The land gets inside of us; and we must decide one way or another what this means, what we will do about it.
I live in a complicated place.
I spend a lot of time thinking about how I came to be here, in this place at this moment in time. I am aware of much that transpired in this place before I arrived and I know my knowledge is incomplete. I am a work in progress. As long as I am here, I seek to connect with the whole of this place, to see things as they are, with open eyes and a soft heart.
I live on the stolen land of the Piscataway, Nentego, and Susquehannock peoples. The stories and the knowledge that passes through their ancestral lines is embedded in this Earth. This Earth connects these First Nations, through memory and history and ancestry and stewardship. I appreciate and respect their stories, and I honor and learn from them. I acknowledge and am thankful for the stewardship and love of this land by the First Nations, their deep roots that have nourished it, and their elders past, present, and emerging who continue to shine their light.
This land now also holds the successes and memories of the Europeans who came here, as well as the stories of the conflicts and suffering that they brought with them: wars, diseases, genocide, slavery, hatred, corruption, white supremacy. As a woman, I have a complicated history with this part of the story. Women as both perpetrators and subjugated. As a descendant of these Europeans I bear the weight of it all, and am responsible for it as a beneficiary.
I experience place as being rooted in an understanding of the natural environment and the cultural environment. When I lived on Smith Island (see blog post, January 2021) it was the immediate recognition of both that I sensed upon my arrival on the ferry that very first time. In a way I was remembering that simple formula – natural environment + cultural environment – as soon as I saw Tylerton. It all came down to the sweet spot where the human experience and the landscape were one. There is a feeling that arises when a place speaks to the depths of one’s being. Something churns. Something resounds. It’s not recognition, exactly. More like something awakens.
My adventure on Smith Island was to dive into that crossroads between the landscape and humanity. To discover all I could about the natural history of the marshes, beaches, sea grass meadows, oyster reefs, and open bay while diving into the culture of the community – the church, the language, the post office, the store, the tiniest sewage treatment plant, the one-room schoolhouse, mailboat delivery, cemetery practices, stories and folklore, culinary traditions, gender expectations, working the water. Along the way, the exploration changed. Tylerton was rooted in me.
This place where I live now, just north of Baltimore City, is different. I am sentimental about it. After all, it is home. My childhood memories are here. We’ve built a family here. The dead on my mother’s side of the family are buried here, going back to 1893. But that deep sense of connection to the Earth and this place does not come easily. It is something I have to strive to intentionally create between me and this place.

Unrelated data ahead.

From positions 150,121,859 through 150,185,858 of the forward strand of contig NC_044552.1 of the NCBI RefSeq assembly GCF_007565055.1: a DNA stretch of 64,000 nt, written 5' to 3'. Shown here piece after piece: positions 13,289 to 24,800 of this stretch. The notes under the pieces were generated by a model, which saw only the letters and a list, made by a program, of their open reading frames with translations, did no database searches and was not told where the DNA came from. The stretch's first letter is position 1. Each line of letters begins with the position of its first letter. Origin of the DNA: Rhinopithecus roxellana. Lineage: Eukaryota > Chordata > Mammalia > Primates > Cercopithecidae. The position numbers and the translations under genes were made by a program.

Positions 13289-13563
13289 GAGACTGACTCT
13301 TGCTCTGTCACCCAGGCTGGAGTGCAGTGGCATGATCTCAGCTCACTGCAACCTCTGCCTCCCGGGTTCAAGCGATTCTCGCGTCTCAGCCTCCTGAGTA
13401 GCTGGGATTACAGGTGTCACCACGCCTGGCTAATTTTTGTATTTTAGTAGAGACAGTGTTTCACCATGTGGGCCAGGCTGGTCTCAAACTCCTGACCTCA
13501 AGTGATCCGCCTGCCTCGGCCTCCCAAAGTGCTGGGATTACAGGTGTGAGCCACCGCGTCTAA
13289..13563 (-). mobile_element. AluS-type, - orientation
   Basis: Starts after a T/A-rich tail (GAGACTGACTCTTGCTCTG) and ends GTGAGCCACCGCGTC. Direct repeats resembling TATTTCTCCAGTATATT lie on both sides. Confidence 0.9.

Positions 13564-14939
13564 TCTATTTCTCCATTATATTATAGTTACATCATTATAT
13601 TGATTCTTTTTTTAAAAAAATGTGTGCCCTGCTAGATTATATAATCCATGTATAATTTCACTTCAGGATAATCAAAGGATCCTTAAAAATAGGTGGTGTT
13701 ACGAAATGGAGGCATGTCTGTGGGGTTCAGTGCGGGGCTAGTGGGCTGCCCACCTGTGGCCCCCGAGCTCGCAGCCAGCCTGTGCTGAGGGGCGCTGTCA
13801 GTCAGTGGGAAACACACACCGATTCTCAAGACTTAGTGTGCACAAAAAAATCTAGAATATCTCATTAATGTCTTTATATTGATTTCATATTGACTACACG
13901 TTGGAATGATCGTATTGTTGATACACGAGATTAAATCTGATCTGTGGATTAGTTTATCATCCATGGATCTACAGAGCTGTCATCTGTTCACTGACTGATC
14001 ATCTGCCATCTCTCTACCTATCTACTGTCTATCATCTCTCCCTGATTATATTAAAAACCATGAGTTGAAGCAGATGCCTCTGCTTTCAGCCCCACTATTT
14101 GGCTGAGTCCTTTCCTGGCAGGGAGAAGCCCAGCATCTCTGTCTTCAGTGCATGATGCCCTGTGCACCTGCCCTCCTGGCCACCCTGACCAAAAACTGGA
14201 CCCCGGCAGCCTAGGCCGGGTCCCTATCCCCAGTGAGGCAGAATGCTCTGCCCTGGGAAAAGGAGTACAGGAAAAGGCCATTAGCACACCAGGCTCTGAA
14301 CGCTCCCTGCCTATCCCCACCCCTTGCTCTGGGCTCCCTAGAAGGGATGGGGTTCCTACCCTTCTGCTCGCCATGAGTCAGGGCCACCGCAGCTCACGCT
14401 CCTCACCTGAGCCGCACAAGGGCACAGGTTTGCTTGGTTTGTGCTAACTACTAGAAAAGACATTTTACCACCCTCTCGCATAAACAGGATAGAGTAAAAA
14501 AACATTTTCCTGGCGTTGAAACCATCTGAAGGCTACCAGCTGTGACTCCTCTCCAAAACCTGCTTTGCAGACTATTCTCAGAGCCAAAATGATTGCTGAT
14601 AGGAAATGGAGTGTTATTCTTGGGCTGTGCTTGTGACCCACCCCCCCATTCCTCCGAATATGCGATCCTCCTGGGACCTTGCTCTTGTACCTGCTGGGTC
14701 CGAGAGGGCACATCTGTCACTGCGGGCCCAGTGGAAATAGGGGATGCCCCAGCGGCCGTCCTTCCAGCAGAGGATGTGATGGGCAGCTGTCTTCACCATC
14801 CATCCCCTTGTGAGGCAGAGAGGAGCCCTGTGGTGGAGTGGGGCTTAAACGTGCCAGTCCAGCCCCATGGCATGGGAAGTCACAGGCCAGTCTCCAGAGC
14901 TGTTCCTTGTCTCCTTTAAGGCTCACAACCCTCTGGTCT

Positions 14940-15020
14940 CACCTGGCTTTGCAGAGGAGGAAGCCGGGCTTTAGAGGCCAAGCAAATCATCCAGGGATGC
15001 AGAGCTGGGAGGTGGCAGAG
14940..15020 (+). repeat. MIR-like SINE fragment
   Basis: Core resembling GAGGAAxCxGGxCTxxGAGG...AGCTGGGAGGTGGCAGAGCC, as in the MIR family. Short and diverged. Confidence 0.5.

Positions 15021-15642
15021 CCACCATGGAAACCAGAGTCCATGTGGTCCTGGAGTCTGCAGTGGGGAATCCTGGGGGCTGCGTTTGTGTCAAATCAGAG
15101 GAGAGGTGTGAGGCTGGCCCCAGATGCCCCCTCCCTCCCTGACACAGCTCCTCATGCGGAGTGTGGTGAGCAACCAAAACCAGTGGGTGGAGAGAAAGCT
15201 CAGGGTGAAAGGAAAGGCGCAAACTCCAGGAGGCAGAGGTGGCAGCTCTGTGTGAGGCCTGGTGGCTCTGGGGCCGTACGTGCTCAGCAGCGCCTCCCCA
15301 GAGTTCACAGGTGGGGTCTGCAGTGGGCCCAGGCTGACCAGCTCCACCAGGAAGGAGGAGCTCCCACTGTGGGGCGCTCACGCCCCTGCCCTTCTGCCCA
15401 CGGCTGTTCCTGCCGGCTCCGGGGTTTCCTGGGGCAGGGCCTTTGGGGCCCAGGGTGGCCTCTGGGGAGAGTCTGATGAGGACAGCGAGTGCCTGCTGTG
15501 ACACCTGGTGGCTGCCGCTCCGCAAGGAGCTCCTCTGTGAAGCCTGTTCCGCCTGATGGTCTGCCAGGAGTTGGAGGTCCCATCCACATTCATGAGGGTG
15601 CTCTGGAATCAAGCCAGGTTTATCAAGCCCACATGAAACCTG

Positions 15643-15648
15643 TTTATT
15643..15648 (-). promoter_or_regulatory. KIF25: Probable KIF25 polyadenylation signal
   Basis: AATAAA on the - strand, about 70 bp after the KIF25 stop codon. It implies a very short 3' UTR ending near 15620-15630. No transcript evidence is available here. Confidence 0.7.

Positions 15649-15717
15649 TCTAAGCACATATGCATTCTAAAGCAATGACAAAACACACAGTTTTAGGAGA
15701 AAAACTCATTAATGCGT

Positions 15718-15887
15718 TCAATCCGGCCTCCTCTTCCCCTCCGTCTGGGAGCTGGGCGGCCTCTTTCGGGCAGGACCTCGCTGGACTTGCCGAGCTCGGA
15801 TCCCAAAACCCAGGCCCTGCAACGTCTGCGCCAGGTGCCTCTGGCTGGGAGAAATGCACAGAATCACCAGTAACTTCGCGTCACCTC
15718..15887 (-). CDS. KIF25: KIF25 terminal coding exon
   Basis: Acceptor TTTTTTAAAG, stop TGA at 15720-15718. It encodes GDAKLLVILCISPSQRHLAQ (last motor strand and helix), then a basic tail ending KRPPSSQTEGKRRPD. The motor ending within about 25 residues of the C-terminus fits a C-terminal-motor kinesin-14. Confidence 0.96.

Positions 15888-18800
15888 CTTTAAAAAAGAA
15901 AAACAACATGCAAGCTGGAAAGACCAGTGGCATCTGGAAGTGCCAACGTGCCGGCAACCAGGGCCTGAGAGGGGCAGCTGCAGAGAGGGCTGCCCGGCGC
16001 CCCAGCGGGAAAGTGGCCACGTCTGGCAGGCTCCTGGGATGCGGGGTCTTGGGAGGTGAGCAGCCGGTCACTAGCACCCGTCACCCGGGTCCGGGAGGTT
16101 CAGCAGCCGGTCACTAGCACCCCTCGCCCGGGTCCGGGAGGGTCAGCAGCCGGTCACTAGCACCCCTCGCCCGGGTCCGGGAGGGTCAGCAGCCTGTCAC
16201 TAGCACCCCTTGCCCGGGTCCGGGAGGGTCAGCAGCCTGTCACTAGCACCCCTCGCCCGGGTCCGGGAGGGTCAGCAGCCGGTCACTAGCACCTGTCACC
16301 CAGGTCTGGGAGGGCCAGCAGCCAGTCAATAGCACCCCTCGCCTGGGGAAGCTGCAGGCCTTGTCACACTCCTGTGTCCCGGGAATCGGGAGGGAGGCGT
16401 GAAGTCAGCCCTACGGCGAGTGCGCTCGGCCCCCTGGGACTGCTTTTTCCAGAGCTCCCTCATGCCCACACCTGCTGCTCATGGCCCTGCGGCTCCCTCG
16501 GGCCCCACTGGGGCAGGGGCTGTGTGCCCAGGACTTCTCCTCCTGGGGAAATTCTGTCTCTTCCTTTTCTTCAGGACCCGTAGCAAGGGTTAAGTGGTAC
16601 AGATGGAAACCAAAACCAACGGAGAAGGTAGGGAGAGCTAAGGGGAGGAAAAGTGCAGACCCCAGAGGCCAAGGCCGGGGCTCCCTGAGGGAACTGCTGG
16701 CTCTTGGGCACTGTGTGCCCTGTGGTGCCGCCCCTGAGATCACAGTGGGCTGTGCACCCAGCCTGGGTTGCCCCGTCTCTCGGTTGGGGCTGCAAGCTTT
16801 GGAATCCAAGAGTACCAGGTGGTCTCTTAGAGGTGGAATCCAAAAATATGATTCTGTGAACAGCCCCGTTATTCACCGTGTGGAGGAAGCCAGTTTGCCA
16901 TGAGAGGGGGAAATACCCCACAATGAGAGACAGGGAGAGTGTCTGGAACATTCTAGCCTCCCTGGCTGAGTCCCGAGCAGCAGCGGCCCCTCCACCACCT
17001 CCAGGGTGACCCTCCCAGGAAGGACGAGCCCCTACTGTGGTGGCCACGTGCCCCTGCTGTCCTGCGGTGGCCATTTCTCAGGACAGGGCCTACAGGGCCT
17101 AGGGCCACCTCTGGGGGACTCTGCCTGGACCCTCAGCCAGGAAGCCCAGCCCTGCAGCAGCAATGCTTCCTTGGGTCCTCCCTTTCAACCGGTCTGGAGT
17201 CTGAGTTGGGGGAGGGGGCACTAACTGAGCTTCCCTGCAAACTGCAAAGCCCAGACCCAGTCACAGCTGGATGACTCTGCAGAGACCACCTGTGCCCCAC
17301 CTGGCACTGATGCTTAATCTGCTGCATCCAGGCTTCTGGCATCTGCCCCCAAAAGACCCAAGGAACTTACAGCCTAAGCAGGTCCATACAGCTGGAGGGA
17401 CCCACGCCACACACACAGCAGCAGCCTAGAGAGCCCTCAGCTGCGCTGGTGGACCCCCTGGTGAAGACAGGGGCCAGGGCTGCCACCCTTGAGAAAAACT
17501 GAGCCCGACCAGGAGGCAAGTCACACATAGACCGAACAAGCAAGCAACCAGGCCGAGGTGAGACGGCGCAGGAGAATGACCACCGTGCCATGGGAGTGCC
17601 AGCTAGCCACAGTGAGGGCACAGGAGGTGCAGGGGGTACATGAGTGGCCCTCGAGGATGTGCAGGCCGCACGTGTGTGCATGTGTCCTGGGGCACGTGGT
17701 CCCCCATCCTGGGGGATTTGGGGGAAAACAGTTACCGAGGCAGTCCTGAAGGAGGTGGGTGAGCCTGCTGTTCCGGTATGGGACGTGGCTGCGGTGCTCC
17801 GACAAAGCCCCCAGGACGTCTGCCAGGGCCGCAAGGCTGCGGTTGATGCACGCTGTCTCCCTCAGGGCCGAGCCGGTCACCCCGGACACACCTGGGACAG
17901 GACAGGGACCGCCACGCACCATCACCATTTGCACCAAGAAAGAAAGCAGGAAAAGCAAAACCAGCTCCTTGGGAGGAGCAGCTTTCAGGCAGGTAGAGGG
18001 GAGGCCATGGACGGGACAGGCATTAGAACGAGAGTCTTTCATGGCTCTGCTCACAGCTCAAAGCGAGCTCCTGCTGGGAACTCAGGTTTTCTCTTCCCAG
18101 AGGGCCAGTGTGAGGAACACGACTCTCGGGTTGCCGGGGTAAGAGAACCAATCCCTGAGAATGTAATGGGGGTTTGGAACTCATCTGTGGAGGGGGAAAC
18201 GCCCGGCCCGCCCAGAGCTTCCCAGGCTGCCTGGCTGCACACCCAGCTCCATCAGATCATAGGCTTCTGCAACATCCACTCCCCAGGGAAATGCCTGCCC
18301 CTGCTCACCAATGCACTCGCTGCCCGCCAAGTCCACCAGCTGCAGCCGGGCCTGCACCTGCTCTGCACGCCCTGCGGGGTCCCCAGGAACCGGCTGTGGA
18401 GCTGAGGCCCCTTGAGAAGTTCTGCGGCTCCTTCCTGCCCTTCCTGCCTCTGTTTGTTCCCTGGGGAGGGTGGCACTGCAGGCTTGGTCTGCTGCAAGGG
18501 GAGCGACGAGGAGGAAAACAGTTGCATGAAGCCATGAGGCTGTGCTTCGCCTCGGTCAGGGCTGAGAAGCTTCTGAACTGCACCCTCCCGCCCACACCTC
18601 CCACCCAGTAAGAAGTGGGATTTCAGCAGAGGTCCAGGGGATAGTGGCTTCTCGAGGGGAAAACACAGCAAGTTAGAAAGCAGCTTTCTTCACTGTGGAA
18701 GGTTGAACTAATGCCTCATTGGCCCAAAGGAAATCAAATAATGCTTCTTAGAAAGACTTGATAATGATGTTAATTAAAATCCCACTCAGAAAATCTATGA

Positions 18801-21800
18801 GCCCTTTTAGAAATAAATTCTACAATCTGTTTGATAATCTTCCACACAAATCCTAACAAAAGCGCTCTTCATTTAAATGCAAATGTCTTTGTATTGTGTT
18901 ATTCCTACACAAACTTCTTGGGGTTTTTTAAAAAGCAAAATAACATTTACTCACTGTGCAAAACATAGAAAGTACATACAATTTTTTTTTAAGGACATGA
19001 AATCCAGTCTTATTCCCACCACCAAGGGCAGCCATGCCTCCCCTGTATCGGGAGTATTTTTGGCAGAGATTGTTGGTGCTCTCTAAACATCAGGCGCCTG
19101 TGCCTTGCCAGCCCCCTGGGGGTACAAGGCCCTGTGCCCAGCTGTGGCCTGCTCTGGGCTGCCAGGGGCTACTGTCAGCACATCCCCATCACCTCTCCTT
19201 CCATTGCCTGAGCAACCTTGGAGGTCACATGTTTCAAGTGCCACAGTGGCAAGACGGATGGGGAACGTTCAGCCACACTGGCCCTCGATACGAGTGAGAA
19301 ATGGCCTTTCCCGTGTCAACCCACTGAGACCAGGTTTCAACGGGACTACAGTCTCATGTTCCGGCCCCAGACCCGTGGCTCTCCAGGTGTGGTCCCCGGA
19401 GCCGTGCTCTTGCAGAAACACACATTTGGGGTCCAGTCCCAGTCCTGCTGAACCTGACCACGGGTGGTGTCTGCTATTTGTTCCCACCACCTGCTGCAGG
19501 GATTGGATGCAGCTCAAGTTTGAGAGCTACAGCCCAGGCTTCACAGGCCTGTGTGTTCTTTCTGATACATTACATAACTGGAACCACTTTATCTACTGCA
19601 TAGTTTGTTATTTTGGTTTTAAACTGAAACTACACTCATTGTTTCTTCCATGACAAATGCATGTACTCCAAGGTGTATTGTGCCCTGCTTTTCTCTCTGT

This place has seen it all. Before George Calvert, the First Lord Baltimore and after. It knows all that has come to pass. And, it remembers, all of it. It is my responsibility to listen and learn from this place as a way of respecting and honoring our common humanity, and thereby creating a new relationship with this place, this point on the Earth that I call home. A relationship based upon listening to what this place has to teach me and then building my own deep-Earth-centered practices to be able to continually tap into the teachings it has for me. A relationship that entails responsibility for the place and the communities around me. A responsibility that is based upon recognition, honoring, healing, and atonement, to this place. A responsibility that grows into sacred connection and purpose.
I can only do this if I strive to comprehend the whole. This is a life-long process of listening, feeling, learning, and action. Some of the ways for me are:
- Engaging in humanity-centered work such as continuous food drives, supporting a women’s shelter, projects to support families and patients with developmental disabilities and disorders of the brain, spinal cord and musculoskeletal system, and social action initiatives.
- Working with high school students who teach me so much about their lived experience, and afford me the opportunity to support them in making their dreams come true.
- Combining ancient practices such as blessings and meditation with aromatherapy based on the native plants of my ecoregion, thus connecting the past and the present.
- Engaging with the local native plant society, natural history society, and nature center.
- Identifying the stars, planets, and constellations that inhabit the seasonal night time sky, and striving to learn more.
- Acts of Restorative Kindness that seek to restore native ecosystems. More information: https://wearetheark.org/
- Creating and nurturing a backyard garden for wildlife that provides access to food, water, cover, and places to raise young. More information: https://nwf.org/Garden-for-Wildlife
- Growing our own food with sustainable practices
- More ideas are available in the January 2021 post.
As often as possible I get my hands in the soil. Digging. Feeling. Smelling. Listening. Doing so connects me not only to the present work I am doing and the future growth I hope to see in my garden and my self, but also to all of those who have called this place home before me.
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